A special designer with products that are just as special: how differently a high-end music server can function and perform, is proven by Belgian 432 EVO owner Frederic Vanden Poel. A very driven man whose roots are in 20 years of Linux experience and network security consultancy within strongly secured environments such as financial institutions. This combined with his passion for high-end audio has resulted in his own 432 EVO brand in 2013. The 432 Master reviewed here, is the undisputed flagship model from the 432 EVO range which is further comprised of Aeon, High-End and Standard models.
Voor Nederlands, klik hier.
The fact that Frederic has his very own ideas about many design aspects can be recognized in just about all facets of his series of music servers. It starts with the strange option to change the pitch from the commonly used standard of 440 Hz to the slighty lower 432 Hz. The first question that comes to mind, is why someone would prefer this, and what thoughts are behind this choice?
A first important reason can be found in classical music. A music genre that nowadays is usually composed and performed in the frequency of 440 Hz as tuning standard, officially written as A4 = 440 Hz (also known as the Stuttgart Pitch). This is the musical note of A aboven middle C and serves as the tuning standard for the musical pitch. O.K. so this is a gadget which is mainly useful for classical music lovers? No, not at all; long before the 432 EVO brand was founded, Frederic discovered that Geert Huinink, a Dutch composer well known for his collaboration with DJ Tiësto, was also using 432 Hz, and this fact really caught his attention. As the 432 EVO adventure started out from his Hi-Fi shop named Klinkt Beter, research was performed into this intriguing phenomenom.
Everything can be, but nothing must be
First, a selection of 440 Hz based music from several genres was converted into 432 Hz, followed by listening sessions with small focus groups. The result was as bizarre as fascinating, as in the end 58 out of 60 listeners found that the 432 Hz-versions from the selected tracks sounded better than the originals in 440 Hz.
There’s still a chance that you may not prefer this lowering of the pitch. That's ok though, as every 432 EVO saves all ripped CDs or downloaded files in it’s original pitch and file format. The music is never changed and the same applies to the files stored on the internal storage inside the 432 EVO.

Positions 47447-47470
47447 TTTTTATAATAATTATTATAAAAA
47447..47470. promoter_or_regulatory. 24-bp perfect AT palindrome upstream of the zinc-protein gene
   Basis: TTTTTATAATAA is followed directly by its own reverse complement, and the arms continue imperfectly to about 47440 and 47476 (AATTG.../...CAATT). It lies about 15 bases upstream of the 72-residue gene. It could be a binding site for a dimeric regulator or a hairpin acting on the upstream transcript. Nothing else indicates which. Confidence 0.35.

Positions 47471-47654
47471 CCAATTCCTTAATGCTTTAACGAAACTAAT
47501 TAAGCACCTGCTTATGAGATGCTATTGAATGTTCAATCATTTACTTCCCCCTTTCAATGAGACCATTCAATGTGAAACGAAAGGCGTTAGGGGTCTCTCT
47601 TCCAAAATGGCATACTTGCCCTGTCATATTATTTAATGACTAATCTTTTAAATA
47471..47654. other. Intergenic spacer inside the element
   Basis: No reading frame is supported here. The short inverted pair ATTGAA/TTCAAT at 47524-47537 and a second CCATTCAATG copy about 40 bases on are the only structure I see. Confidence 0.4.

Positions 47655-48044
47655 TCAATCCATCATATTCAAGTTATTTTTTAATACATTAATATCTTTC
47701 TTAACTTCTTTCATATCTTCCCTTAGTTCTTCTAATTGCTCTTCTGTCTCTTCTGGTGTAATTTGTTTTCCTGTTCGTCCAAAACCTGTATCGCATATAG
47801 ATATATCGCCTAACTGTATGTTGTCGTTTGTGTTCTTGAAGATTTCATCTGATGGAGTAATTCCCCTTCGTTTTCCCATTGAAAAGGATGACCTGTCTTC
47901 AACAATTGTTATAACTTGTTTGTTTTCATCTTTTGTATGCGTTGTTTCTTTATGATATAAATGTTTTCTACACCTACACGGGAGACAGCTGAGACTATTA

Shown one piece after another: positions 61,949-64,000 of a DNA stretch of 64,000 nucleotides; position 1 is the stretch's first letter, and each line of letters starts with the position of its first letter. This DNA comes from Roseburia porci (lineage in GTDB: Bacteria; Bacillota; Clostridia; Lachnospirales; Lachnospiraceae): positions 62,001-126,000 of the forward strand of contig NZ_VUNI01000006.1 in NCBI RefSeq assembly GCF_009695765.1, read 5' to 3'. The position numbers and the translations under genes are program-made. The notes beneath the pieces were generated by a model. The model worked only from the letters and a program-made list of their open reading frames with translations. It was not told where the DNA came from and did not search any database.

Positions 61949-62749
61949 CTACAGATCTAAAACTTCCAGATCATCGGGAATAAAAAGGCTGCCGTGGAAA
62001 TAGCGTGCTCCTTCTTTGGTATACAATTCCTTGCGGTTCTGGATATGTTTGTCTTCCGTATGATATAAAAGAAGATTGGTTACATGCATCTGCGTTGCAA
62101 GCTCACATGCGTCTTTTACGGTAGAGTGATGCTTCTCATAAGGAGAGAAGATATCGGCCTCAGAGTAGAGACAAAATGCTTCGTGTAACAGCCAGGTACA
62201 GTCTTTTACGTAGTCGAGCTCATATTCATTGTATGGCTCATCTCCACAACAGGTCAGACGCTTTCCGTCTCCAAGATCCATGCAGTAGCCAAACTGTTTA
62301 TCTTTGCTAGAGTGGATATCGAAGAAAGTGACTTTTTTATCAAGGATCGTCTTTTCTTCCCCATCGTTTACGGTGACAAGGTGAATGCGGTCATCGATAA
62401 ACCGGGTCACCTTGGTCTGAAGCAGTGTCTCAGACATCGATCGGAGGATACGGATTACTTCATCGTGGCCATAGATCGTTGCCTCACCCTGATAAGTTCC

The conversion process happens in realtime and on-the-fly while playing, and this is where the magic happens. Within the remarkably extensive possibilities users can select between live on the fly 432 Hz-conversion, upsample-only mode or bitperfect mode. These modes work with any music that the 432 EVO can play, independent from the source, such as Tidal, Qobuz, internet radio, files and so on.
432 EVO Master
But let’s not forget that the music server as being in front of me, is mainly intended to be the best solution that designer Frederic has currently realised. Because this flagship model contains all knowhow and knowledge gathered over many years, where not only a lot of listening research was performed into every inhouse programmed software change, but also a lot of attention went into every little internal part of the design.
He describes this project as follows: ‘The 432 EVO Master is our flagship and our best music server in his class with a “cost no object” performance. It can easily surpass any other digital source, including the most exclusive digital cd-transports, and sounds more like analog sources without any hint of digital harshness. In 2017 the first version of the Master was introduced at the High End show in Munich, and it immediately received “best of show’” nominations from both AV Showrooms and Hifi Pig.'
'To accomplish this, we specifically use a dual chassis. The first chassis houses the music server hardware, and can easily be recognised by the CD slot on the front panel, where directly behind it, a special Teac CD-only ripdrive is mounted. We have not opted for a more universal DVD drive from the same brand, because the CD version is better at ripping damaged or problematic CD’s. We also use a modern energy efficient quad-core CPU with 8 GB of RAM. To achieve the great audio performance of the 432 EVO Master, the audio decoders run on a specially dedicated CPU core which is freed from any other processes, and it’s running it’s own clock scheduler which does not interrupt the core 1000 times per second. This results in a much lower software jitter as task switches are significantly lowered. As an important finishing touch, critical internal components are internally decoupled from the chassis, and even the smallest internal wire receives the same attention for fanatical level of detail‘
Total freedom of control